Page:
How green can it get in eco-conscious Northern California? You can take an entire "eco-trip" in Marin County using nothing but green products produced by local companies and eating organic food in countless venues.

[caption id="attachment_77672" align="alignright" width="315"] ECOlunchboxes are stainless steel for no-waste munching.[/caption]

For green transport take the PiCycle (picycle.com), a hybrid that employs both electric and pedal power. Its distinctive curving shape -- the Pi in the cycle -- houses electric components that turn it into a zero-emission vehicle when your legs get tired.

Pi Mobility, the Sausalito company that invented it, claims a standard PiCycle can go up to 20 miles on a charge, climb an 18 percent grade with a 185-pound rider on-board or hit a top speed of 20 miles per hour.

According to founder Marcus Hayes, an electric-vehicle pioneer, the vehicle was designed using Autodesk software and is manufactured in Marin County.

"By producing our bikes locally, much of the transportation carbon that often affects even environmentally sustainable goods can be eliminated," said Mr. Hayes.

The cycles cost between $6,000 and $10,000 depending on battery power. It’s the perfect vehicle for traveling the back roads of Marin.

For an eco-picnic you can stock up on any number of organic goodies from Good Earth Natural Foods in Fairfax, the Mill Valley Market in Mill Valley, Toby’s Feed Barn in Point Reyes Station, United Markets and Whole Foods Market in San Rafael.

[caption id="attachment_77673" align="alignleft" width="245"] The paperboard Ecotensil replaces plastic tasting spoons that clutter landfills and oceans.[/caption]

Marin Organic, a 13-year-old organization that’s dedicated to keeping Marin green, maintains a website listing 20 farms and ranches that are certified organic.

"Originally our focus was on making all food grown in the county organic," said director Jeffrey Westman. "Now that that’s largely accomplished -- all row crops are certified -- we’ve turned our attention to education."

Marin Organic brings elementary school children into the organic fields to show them where their food comes from. It’s about to launch a program for high school students that takes them from farm to table, with a close look at all the operations between the two.

The group also gives farm tours and lists all organic food-related events on its website (marinorganic.com).

You wouldn’t want to tote your picnic in plastic. ECOlunchboxes (ecolunchboxes.com) will provide lead-free, PVC-free, vinyl-free, BPA-free, no-waste stainless steel bento boxes manufactured in Thailand -- not China -- and colorful cotton bags and napkins ethically-sourced directly from artisan weavers and dyers in India.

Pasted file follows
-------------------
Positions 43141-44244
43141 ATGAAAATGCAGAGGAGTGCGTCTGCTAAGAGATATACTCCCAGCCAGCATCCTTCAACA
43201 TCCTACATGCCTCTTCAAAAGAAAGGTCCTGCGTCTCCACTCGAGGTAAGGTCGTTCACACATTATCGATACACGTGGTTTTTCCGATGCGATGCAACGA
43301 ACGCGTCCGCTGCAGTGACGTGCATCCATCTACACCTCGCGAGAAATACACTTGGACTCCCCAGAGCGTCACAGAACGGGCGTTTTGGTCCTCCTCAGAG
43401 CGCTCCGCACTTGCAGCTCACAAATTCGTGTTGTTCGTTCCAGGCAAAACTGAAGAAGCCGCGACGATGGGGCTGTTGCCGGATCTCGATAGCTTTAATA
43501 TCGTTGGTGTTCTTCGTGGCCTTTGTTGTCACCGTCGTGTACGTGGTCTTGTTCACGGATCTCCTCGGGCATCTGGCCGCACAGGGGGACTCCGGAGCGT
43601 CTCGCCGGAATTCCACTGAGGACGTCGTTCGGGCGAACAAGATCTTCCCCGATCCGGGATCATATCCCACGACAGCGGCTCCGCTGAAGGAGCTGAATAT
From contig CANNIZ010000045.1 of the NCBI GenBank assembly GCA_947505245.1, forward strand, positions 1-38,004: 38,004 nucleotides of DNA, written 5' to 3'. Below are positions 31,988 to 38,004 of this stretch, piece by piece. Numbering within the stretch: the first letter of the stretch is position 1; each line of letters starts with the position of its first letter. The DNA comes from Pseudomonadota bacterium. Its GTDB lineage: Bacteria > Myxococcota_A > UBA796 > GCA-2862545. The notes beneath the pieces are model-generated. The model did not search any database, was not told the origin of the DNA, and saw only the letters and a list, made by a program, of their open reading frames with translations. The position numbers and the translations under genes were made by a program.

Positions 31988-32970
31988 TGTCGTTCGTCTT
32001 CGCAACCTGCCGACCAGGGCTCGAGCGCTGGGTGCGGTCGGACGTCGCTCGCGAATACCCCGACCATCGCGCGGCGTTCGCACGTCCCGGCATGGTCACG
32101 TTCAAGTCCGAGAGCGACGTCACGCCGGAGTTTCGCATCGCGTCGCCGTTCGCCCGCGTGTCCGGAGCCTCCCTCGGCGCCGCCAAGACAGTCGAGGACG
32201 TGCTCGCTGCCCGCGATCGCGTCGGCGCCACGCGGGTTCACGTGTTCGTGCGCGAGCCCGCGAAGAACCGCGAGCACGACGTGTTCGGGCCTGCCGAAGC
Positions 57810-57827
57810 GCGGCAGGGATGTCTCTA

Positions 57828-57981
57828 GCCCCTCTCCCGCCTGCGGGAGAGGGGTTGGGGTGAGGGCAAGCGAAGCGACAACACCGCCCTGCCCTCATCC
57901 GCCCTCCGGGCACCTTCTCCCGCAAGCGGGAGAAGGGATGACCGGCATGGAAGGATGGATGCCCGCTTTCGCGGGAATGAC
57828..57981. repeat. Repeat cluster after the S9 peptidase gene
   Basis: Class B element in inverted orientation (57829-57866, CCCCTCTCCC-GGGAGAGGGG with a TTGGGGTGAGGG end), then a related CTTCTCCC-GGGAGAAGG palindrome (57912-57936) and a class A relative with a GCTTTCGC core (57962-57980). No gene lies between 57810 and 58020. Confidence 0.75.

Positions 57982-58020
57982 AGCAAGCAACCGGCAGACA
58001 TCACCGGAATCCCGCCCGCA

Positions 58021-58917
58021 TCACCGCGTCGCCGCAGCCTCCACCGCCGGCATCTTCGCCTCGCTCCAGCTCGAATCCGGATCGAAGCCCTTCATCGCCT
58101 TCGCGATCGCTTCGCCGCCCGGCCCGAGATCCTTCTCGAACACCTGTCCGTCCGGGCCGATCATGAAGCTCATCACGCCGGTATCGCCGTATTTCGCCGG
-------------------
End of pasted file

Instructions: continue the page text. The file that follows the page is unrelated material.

‘"I thought I was starting a little internet business, a mom-shop," said founder Sandra Ann Harris, who designed the products for her children when she couldn’t find what she wanted in the way of sustainable lunchware.

The boxes -- about $20 apiece -- and bags were such a hit with consumers that Ms. Harris had to formulate a business plan, consider scalability and do market analysis.

ECOlunchboxes became one of the first companies in Dominican University’s Venture Greenhouse incubator and is now a graduate.

"I found that an average family spends about $400 extra through the use of disposable lunchware and creates 4,320 trash units unnecessarily," said Ms. Harris. "That’s an excellent reason to stop buying sandwich baggies."

You can pick up an ECOlunchboxes at Whole Foods, where it’s among the top-selling lunch containers.

And if you pick up some organic Three Twins ice cream along with it, you’ll want an Ecotensil (ecotensil.com), a tasting spoon that’s made of sustainable paperboard, heavy enough for scooping food but fully biodegradable.

The Corte Madera company recently took a gold medal at the Specialty Food Association’s 2013 Awards.

Less an item for consumers and more for food manufacturers the EcoSpoon can be purchased in lots of 1,000 for $36 or 5,000 for $95. Customers are large food makers and sellers that give samples in markets or do a lot of sampling in house, according to Ecotensil business administrator Christie Diedrick.

Founded by professional package designer Peggy Cross, Ecotensil does a lot more than deliver food.

According to the Clean Air Council, close to 40 billion individual plastic utensils -- about 18 billion plastic spoons -- are produced each year, and with such low rates of reuse and recycling, most of them end up in our landfills, beaches and oceans.

"And they stay there for hundreds of thousands of years," said Ms. Diedrick.

Ecotensil has captured national attention and a round of angel funding. It will reach profitability before the end of the year, she said.

Don’t drop your EcoSpoon on the ground after your picnic. But if you do by accident, it will do its own part to make Marin County even greener.